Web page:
Elliot Left Hand

Page Type Page Type: Route
Location Lat/Lon: 52.12738°N / 116.45611°W
Additional Information Route Type: Ice Climbing
Seasons Season: Winter
Additional Information Time Required: Most of a day
Additional Information Difficulty: Grade 4
Additional Information Number of Pitches: 2
Additional Information Grade: III
Sign the Climber's Log


The Upper Pitch - Elliot Left HandThe Spectacular Upper Pitch
This is a great climb situated in the obvious left hand drainage of Mt.Elliot. It is two drainages left of the David Thompson Classic - Kitty Hawk. You work your way into the narrow canyon via a long pitch of grade 3 ice and keep moving up. It has varied climbing throughout the first several pitches which eventually bring you to a hidden, long and sustained column of ice pouring off an impressive grey rock wall.

There is a significant avalanche slope above the climb so take adequate precautions to ensure that conditions are safe to proceed.

Getting There

No matter how you are approaching these climbs take the time to drive around and look for a climbers trail. It can save some serious bushwacking.

From the Icefields Parkway turnoff at Saskatchewan River Crossing travel about 36 km east on Hwy 11 and park where the obvious lower pitches of ice can be seen in Mt.Elliot's left drainage.

Google Map from the Icefields Parkway

From Nordegg travel around 52 km west on Hwy 11 and park on the side of the road where the lower pitches can be seen in the left hand drainage of Mt.Elliot.

Google Map from Nordegg

The Approach

First Views of Ellito Left HandThe Approach
If a climbers trail is not apparent, sight the climb from the road and start working your way up through the trees following the line of least resistance. There is a creek bed that comes down from the climb 1/3 of the way along. It may be easier to work your way through the creek bed, but it is less direct.

Eventually you will be forced into the creek bed where the climb will become apparent.

The approach is about 60 minutes.

Route Description

Pitch One Elliot Left HandThe First Pitch
From the base climb a long pitch of grade 3 ice. There is a new bolt and chain anchor to the climber`s left at almost 60 m. (Disregard the old 1/4 inch bolt and pin station to the right).
The Middle Pitches - Elliot Left HandThe Middle Section

Continue up some thin low angle ice and snow to a series of short ice steps and more snow slopes. These continue for a good 3 rope lengths and depending on your comfort level they can be simu-climbed. Finding good belays may be challenging and time consuming.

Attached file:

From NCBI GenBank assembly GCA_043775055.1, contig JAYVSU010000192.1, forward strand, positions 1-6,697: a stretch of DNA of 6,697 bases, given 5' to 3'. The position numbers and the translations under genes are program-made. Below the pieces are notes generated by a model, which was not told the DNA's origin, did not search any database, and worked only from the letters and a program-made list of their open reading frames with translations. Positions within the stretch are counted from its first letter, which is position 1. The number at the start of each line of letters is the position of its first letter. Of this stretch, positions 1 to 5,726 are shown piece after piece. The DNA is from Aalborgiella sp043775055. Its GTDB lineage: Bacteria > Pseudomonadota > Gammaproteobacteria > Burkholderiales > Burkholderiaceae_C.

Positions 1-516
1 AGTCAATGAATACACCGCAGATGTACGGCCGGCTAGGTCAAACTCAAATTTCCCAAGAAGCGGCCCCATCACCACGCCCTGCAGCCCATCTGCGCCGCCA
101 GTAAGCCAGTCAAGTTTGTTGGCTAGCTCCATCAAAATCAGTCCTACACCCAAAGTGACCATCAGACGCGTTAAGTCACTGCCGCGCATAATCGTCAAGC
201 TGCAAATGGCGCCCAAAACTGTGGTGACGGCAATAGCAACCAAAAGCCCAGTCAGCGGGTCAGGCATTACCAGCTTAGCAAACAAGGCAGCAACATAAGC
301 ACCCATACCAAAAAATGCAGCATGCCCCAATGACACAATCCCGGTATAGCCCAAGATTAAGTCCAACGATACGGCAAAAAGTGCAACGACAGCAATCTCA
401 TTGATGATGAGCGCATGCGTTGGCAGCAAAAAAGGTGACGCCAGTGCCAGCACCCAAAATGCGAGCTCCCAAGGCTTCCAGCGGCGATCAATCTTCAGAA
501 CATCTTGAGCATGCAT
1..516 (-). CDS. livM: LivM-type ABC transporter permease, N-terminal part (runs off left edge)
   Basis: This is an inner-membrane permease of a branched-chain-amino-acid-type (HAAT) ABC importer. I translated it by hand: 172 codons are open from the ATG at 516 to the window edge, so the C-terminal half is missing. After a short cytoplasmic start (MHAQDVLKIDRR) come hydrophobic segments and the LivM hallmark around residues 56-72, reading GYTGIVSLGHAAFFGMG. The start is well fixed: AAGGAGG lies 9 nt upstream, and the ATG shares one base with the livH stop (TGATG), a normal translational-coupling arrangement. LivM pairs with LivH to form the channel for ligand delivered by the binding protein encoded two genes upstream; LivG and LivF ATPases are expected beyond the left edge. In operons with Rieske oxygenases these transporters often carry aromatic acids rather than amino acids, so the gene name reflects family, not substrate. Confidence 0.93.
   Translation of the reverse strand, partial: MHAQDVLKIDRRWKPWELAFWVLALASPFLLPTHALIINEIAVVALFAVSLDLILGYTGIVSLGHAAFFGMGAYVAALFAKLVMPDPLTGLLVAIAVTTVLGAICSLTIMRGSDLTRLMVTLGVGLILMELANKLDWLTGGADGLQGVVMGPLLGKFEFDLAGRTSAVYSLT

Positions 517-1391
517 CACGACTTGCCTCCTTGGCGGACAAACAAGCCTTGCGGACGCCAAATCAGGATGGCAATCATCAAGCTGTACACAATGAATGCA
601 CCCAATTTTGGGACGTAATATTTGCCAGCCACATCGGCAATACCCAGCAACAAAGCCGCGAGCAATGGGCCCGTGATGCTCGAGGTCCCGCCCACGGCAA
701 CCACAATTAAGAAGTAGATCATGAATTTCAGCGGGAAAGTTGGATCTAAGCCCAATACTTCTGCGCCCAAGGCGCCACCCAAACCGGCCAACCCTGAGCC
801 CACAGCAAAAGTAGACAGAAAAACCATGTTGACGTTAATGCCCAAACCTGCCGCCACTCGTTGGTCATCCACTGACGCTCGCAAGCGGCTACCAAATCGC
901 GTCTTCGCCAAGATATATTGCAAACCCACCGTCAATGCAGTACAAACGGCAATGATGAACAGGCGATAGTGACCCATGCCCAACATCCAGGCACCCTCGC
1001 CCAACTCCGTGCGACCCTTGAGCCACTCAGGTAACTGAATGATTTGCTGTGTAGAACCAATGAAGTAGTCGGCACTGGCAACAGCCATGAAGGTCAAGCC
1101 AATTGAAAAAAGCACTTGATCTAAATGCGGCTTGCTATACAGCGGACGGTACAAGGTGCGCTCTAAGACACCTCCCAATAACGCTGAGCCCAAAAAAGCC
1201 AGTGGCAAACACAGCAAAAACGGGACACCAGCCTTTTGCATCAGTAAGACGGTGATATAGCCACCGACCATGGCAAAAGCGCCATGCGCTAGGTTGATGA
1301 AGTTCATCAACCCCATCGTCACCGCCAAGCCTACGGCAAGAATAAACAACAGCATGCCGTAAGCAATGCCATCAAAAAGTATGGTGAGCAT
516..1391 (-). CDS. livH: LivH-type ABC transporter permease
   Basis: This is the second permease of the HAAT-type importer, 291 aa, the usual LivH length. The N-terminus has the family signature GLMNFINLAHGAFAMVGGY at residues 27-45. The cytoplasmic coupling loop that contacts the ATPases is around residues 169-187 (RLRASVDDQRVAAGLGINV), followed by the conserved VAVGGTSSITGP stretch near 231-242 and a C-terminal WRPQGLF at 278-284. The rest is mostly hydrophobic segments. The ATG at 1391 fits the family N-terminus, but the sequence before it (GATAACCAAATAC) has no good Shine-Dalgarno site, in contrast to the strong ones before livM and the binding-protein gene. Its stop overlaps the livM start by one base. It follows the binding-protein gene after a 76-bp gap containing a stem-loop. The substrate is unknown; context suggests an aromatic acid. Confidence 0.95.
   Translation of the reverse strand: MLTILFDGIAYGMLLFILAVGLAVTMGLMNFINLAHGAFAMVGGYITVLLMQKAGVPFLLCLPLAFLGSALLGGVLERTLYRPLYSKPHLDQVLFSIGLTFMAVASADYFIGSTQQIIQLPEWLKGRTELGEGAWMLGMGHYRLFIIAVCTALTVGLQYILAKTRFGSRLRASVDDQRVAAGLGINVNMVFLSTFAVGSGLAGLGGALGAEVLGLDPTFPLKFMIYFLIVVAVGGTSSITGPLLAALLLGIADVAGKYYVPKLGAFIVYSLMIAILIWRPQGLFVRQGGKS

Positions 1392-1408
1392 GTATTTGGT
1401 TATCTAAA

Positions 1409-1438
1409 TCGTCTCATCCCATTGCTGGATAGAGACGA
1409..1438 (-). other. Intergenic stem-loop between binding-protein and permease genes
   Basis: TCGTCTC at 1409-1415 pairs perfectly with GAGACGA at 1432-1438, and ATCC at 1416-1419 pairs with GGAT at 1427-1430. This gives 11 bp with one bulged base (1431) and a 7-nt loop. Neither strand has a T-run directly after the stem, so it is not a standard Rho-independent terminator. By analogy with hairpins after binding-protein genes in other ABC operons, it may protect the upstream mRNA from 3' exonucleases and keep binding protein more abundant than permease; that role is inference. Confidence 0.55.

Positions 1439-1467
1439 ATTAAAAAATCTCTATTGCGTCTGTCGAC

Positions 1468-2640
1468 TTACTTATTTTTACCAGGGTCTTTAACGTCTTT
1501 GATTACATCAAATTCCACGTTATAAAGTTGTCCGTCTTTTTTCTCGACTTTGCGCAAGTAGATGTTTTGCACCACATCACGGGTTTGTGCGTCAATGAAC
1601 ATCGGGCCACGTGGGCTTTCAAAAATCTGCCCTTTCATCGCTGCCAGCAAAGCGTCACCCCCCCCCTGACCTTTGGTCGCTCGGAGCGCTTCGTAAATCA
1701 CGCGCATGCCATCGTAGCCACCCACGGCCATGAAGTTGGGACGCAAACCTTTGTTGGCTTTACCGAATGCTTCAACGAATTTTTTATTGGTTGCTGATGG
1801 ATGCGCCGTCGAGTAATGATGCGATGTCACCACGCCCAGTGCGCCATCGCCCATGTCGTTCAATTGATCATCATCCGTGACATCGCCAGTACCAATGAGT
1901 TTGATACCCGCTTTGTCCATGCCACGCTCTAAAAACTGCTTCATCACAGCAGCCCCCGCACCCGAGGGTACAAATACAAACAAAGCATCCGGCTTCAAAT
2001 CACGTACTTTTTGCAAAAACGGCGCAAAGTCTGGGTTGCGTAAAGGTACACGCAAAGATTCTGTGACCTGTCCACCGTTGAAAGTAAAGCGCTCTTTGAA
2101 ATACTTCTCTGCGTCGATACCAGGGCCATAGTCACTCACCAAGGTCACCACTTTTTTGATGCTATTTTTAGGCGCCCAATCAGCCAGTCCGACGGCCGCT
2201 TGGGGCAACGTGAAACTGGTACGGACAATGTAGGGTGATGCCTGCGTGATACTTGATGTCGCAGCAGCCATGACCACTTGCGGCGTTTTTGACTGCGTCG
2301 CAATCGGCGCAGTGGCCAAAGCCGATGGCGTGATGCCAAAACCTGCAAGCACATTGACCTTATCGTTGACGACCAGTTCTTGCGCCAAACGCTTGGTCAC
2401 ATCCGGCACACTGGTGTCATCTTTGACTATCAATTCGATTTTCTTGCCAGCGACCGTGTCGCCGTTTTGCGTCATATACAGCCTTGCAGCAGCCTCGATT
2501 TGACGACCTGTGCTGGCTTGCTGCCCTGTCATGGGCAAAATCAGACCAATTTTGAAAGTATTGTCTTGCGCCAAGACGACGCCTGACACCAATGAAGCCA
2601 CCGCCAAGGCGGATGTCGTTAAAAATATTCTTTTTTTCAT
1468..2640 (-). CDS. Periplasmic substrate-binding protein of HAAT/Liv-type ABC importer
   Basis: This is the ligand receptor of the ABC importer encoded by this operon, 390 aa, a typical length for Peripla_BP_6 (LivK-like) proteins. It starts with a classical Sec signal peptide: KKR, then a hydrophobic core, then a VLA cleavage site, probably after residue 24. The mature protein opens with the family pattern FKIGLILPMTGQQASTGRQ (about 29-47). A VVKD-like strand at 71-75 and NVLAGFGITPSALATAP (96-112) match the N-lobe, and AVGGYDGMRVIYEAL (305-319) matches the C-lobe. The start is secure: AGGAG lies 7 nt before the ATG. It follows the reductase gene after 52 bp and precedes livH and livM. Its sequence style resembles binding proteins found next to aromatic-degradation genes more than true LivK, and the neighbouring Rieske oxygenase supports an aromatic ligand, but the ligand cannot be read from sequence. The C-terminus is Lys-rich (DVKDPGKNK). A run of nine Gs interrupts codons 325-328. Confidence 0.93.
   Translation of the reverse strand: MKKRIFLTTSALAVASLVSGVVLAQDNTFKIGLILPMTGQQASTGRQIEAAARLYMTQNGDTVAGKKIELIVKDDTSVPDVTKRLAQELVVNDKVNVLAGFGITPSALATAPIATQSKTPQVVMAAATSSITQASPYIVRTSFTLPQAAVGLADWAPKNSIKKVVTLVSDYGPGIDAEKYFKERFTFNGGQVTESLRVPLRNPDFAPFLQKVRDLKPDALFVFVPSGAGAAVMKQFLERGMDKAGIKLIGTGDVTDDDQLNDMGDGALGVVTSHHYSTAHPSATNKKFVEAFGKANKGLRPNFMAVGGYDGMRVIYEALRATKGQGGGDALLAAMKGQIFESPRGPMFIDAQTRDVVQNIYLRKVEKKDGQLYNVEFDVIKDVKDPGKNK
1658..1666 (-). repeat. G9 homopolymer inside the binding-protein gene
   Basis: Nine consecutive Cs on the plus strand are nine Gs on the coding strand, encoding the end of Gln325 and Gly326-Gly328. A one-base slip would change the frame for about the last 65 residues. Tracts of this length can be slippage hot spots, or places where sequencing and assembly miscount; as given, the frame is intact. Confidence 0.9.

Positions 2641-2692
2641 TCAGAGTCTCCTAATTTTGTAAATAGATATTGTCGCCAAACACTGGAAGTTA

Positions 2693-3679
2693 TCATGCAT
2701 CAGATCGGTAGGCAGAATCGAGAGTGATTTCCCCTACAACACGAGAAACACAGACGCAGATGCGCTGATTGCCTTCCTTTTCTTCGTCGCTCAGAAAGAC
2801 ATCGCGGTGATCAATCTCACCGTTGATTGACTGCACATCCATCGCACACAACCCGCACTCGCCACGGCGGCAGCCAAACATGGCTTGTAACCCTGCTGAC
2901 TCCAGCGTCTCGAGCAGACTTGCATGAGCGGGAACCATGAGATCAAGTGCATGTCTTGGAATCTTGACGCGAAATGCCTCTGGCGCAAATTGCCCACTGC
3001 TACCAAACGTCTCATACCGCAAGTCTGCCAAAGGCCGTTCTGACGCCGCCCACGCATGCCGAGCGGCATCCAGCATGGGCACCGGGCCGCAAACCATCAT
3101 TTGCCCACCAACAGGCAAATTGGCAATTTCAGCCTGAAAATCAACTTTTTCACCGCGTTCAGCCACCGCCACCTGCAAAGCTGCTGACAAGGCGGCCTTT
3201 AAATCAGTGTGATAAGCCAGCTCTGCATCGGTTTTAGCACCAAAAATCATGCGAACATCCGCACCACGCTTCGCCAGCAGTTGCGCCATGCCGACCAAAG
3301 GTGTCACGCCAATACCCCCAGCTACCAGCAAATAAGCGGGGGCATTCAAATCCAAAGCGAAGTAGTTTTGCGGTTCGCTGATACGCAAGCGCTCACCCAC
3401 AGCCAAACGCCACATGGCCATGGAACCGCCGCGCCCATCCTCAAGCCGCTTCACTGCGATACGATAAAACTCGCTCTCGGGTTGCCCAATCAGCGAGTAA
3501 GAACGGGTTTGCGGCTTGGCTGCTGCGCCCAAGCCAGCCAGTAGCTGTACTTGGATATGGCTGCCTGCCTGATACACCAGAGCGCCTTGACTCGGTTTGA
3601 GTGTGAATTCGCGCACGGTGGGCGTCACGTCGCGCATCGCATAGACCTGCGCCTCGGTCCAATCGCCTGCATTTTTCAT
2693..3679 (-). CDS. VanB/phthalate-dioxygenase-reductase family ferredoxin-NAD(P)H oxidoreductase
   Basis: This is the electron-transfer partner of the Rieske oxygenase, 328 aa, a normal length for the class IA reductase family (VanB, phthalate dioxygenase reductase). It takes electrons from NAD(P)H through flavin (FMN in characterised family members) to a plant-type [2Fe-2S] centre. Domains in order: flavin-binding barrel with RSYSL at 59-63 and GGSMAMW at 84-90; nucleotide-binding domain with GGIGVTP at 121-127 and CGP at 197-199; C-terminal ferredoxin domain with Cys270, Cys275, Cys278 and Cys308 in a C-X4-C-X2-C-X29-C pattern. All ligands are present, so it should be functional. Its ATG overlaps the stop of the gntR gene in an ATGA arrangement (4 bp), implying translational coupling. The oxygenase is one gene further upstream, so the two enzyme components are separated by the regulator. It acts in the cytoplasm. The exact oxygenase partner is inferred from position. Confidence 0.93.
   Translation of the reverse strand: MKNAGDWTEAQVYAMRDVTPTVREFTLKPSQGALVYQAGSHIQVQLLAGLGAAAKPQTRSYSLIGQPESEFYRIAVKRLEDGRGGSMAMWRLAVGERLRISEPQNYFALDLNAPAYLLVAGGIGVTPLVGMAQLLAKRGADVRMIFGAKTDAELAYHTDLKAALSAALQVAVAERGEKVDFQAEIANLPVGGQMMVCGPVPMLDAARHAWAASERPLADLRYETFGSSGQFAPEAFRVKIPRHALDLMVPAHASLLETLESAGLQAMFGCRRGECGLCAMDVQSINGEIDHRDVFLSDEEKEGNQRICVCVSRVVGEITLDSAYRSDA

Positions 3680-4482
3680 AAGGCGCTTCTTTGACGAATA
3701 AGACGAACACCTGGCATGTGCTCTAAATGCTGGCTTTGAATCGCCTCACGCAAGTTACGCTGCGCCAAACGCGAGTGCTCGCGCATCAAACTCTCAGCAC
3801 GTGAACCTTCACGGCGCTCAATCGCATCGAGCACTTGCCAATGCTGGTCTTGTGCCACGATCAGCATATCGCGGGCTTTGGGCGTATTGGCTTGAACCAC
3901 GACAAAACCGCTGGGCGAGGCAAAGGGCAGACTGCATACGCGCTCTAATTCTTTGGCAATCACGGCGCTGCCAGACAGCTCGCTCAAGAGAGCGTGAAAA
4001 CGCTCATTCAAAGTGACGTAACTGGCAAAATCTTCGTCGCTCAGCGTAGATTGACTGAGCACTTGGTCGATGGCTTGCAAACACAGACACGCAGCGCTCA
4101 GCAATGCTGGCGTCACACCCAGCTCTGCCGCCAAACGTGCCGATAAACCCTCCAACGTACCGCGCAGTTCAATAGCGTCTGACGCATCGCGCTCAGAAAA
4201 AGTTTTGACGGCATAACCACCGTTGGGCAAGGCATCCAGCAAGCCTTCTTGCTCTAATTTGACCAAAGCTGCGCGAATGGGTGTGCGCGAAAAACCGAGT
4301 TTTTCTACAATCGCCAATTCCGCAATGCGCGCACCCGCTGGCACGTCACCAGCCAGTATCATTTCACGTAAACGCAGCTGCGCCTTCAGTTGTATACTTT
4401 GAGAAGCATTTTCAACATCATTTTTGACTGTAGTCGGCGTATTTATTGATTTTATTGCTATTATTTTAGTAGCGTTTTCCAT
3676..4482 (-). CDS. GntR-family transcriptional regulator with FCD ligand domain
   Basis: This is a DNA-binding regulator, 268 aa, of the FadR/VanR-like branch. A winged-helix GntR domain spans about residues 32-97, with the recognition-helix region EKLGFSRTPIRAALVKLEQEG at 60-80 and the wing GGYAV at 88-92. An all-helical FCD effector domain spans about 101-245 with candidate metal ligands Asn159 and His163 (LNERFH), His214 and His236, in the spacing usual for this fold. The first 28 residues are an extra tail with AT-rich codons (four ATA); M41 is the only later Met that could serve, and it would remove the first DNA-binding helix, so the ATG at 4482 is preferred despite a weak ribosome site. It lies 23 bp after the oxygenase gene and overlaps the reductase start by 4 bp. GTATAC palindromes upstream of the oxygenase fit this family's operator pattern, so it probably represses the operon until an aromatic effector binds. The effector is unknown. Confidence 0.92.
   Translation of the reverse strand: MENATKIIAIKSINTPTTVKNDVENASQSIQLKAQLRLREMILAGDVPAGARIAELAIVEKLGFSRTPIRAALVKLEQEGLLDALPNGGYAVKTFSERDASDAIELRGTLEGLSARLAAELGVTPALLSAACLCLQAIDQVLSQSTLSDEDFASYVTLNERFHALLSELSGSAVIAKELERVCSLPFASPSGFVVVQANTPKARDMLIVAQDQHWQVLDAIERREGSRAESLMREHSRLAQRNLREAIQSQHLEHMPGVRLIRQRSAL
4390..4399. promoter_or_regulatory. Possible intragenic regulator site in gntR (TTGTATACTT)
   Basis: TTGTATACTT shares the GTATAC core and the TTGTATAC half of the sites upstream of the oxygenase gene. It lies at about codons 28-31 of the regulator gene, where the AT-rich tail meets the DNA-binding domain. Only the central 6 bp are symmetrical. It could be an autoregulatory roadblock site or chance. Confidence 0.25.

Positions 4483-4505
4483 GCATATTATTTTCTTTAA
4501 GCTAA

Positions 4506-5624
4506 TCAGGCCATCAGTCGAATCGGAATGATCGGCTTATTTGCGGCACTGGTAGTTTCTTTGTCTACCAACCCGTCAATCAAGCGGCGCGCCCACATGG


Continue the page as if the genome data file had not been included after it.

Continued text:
Atop the last snow slope and once your heart recovers from the slog up, you will see the final pitch of ice pouring over an equally impressive grey rockwall. This is a long and sustained pitch of ice that apparently forms in varying conditions. We found the pitch in thin condition compared to the picture in Joe Josephson´s guide Waterfall Ice and some other pics we found on the web. All said, the ice was in surpisingly good shape and protected well. It is sustained for the first 25-30 metres before it gradually kicks back to moderate ice steps.

Belay from the obvious tree to the climbers left.

The Descent

The Top Pitch - Elliot Left HandWorking the Final Pitch
Mandatory Downclimbing - Elliot Left HandSome Mandatory Downclimbing
Make a 50 metre rappel off of the tree to the climbers left atop the final pitch.

Start downclimbing through the snow and short ice steps. Continue until the downclimbing steepens significantly and appears too sketchy to down climb. Look for a bolt station on the climbers left of the canyon. It can be tough to see so watch for it on your way up. There were also signs of v-threads in the ice higher up and that may be an option for anyone not comfortable with the downclimbing. A full 60 metre rappel takes you to the last bolt and chain anchor atop the first pitch.

One more 55-60 metre rappel gets you to the base of the climb.

Essential Gear

Standard ice rack. We were glad to have our short screws for the top pitch.

Two 60 metre ropes are needed to get off the climb.

External Links

There are two great websites for ice conditions in the Canadian Rockies:



Live The Vision - Ice Conditions.



Children refers to the set of objects that logically fall under a given object. For example, the Aconcagua mountain page is a child of the 'Aconcagua Group' and the 'Seven Summits.' The Aconcagua mountain itself has many routes, photos, and trip reports as children.